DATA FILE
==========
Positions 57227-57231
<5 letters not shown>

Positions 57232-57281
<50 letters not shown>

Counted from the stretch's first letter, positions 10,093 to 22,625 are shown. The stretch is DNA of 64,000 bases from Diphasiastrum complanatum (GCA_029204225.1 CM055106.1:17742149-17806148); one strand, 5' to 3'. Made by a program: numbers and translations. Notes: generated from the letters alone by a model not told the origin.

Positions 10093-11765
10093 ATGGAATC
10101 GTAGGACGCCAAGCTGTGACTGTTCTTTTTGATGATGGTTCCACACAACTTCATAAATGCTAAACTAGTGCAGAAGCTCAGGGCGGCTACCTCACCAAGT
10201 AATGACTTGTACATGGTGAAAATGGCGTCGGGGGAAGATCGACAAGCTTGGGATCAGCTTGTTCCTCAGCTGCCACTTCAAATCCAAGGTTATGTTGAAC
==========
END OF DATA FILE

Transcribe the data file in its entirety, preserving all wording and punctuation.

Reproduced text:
Positions 57227-57231
<5 letters not shown>

Positions 57232-57281
<50 letters not shown>

Counted from the stretch's first letter, positions 10,093 to 22,625 are shown. The stretch is DNA of 64,000 bases from Diphasiastrum complanatum (GCA_029204225.1 CM055106.1:17742149-17806148); one strand, 5' to 3'. Made by a program: numbers and translations. Notes: generated from the letters alone by a model not told the origin.

Positions 10093-11765
10093 ATGGAATC
10101 GTAGGACGCCAAGCTGTGACTGTTCTTTTTGATGATGGTTCCACACAACTTCATAAATGCTAAACTAGTGCAGAAGCTCAGGGCGGCTACCTCACCAAGT
10201 AATGACTTGTACATGGTGAAAATGGCGTCGGGGGAAGATCGACAAGCTTGGGATCAGCTTGTTCCTCAGCTGCCACTTCAAATCCAAGGTTATGTTGAAC